Morton-on-the-Hill St Margaret
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St Margarets church is located in Morton-on-the-Hill, in the grounds of Morton Hall just south-west of Attlebridge. It is in the care of the Norfolk Churches Trust.
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Visiting Morton-on-the-Hill St Margaret
To find the church of St Margaret’s in Morton-on-the-Hill is a challenge in itself. It lies in the grounds of Morton Hall, and can only be reached via a small lane through a wood. Unfortunately, it is usually locked, but on one occasion, I was lucky to find it open, and was able to take the interior photos.
The Norfolk Churches Trust has looked after what is left of this Church since 1979. On Easter Monday in March 1959 the tower collapsed and three bells fell through the nave roof. Over the following years the remains of the tower walls were stabilised, and the west part of the nave and its south porch still stand, but have no roof. The eastern part was enclosed by a wood and glass screen across the nave, enabling that part of the nave and the north aisle to continue in use as a church.
The 14th century tower was about twice as high as it is now and had an octagonal belfry. The old nave has 11th century west quoins made of ferricrete, and the original north doorway is still to be seen, framed with flints and ferricrete. There is also quite a bit of ferricrete in the lower parts of the north wall. A bell, dated 1793, on a low frame, just stands inside this north door. The east end of the nave was extended eastwards to serve as the chancel in the 13th century, with Y-tracery windows.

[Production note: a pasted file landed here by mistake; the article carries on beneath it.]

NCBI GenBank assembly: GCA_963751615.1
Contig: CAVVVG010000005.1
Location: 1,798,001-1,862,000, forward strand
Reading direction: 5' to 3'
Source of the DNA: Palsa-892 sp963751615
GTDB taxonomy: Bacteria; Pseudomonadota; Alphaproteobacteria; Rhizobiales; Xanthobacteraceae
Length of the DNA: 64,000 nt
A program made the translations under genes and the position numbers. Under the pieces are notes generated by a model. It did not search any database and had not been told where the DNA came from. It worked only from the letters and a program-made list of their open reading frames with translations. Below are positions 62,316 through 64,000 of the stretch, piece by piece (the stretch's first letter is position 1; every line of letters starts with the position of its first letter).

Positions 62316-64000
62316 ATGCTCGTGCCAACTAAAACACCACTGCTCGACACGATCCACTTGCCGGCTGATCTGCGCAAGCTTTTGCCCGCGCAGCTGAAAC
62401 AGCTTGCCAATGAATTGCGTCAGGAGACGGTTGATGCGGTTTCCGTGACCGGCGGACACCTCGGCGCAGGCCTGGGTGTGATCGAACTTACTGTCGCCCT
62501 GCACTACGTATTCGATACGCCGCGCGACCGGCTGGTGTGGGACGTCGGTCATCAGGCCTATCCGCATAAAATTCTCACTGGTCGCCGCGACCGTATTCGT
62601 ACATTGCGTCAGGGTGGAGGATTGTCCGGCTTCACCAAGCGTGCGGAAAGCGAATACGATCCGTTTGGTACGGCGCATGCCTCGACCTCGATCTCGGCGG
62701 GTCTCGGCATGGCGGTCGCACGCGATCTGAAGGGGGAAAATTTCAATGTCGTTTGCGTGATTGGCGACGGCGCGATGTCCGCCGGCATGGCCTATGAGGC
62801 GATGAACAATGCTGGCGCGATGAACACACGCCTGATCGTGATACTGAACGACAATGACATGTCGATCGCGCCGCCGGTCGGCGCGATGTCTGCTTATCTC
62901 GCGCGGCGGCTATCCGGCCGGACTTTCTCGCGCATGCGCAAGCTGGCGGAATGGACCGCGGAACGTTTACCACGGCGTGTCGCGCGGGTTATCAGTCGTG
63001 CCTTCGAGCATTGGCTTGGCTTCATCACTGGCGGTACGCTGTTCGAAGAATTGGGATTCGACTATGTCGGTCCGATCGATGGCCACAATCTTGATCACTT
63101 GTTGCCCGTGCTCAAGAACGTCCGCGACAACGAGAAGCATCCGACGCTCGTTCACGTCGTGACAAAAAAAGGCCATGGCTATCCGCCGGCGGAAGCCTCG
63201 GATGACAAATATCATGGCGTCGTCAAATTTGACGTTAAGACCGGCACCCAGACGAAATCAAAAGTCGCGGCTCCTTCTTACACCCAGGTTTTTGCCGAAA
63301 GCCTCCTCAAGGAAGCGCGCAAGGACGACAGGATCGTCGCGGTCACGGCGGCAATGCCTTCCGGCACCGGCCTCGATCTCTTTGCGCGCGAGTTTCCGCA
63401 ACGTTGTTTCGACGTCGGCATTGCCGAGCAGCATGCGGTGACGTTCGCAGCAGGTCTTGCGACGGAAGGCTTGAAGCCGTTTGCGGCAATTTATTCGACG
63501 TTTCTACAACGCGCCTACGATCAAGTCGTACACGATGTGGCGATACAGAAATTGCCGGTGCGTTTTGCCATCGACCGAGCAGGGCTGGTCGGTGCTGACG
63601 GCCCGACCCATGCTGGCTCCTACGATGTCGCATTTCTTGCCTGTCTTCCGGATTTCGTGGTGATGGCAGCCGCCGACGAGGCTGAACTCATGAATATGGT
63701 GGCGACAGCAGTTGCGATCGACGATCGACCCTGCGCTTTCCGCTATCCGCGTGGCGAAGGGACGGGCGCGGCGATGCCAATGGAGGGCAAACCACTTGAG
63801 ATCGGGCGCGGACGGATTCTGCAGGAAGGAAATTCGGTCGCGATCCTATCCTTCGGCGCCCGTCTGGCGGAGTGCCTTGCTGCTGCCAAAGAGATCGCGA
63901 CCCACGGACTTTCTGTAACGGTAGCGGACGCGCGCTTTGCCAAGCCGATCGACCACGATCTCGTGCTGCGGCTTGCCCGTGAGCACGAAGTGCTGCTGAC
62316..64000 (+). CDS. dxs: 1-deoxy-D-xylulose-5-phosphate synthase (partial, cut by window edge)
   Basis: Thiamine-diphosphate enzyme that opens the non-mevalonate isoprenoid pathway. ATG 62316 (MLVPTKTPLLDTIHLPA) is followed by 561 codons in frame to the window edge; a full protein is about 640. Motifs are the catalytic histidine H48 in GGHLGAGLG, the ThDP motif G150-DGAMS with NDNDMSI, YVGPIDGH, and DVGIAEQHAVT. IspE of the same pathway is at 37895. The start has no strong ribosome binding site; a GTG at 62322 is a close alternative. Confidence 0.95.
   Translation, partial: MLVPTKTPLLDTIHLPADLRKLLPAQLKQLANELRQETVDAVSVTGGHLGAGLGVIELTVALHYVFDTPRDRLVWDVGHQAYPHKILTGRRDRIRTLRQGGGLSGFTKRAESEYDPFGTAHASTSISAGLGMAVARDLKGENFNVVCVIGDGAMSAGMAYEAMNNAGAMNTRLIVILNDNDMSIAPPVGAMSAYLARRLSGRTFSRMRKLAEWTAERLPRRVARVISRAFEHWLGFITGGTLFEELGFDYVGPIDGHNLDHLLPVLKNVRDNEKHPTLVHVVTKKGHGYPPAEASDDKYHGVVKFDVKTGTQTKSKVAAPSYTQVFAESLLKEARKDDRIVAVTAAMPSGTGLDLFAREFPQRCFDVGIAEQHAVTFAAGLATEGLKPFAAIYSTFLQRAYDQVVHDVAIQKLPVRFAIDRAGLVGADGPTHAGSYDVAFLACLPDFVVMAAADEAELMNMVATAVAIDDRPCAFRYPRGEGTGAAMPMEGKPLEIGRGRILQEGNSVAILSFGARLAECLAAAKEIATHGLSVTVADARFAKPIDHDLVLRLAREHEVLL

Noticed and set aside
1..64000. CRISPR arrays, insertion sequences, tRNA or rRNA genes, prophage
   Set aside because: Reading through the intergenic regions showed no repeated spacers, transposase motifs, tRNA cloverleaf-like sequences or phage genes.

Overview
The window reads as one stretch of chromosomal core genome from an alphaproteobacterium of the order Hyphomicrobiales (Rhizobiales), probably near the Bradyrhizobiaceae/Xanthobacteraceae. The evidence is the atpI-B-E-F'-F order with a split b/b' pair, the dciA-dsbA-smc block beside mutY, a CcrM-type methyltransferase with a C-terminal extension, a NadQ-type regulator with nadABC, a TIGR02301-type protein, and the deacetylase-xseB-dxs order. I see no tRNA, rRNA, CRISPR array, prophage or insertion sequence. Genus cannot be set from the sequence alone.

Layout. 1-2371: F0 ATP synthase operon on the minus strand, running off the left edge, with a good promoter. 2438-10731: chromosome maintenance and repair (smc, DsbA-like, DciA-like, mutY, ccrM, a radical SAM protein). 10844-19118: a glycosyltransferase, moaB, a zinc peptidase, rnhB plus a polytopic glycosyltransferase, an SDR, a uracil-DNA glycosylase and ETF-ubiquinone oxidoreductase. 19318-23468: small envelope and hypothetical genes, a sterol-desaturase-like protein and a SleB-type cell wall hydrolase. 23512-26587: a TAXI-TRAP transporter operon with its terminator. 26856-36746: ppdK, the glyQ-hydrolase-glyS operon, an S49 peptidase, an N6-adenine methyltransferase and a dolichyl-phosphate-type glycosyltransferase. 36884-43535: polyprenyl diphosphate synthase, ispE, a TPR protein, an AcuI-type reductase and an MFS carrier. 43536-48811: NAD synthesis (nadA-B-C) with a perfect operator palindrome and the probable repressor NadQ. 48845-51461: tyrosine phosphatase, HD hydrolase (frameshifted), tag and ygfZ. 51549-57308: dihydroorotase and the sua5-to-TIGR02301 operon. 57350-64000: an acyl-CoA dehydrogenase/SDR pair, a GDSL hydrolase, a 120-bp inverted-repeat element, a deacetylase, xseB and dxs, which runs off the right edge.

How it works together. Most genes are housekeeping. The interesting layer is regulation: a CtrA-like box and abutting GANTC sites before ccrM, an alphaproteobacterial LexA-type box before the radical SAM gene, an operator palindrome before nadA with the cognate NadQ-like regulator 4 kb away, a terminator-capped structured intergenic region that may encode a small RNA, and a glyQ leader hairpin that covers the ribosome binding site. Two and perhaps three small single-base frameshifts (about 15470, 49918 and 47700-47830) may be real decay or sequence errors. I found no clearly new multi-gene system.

On the north side is the 14th century aisle, with its north doorway now providing the access to this Church. This aisle now has an altar and some pews. Against the north wall is a monument, a tomb chest, for Thomas Southwell †1609, with his family heraldry. The aisles east window has lovely tracery and is filled with plate glass, so it has no interfering lead cames with small panes.
The former chancel still has Decalogue boards on the east wall, showing the Ten Commandments, Improving Sentences, the Creed and the Lord’s Prayer. The 17th century altar rails are still there and parts of the former Rood screen are at either side of the sanctuary. The 15th century font, with shields round the bowl, survived the crash and now stands near the pillar of the arcade. In the centre of the nave floor is a brass figure for Katherine Audley, sister of Thomas Southwell, who died in 1611. She wears a hooped dress, a pointed stomacher, and a ruff round her neck, with a calash (veil on a wire frame) over her French bonnet. This brass was stolen when the church had no roof, but returned after 16 years, in 1981!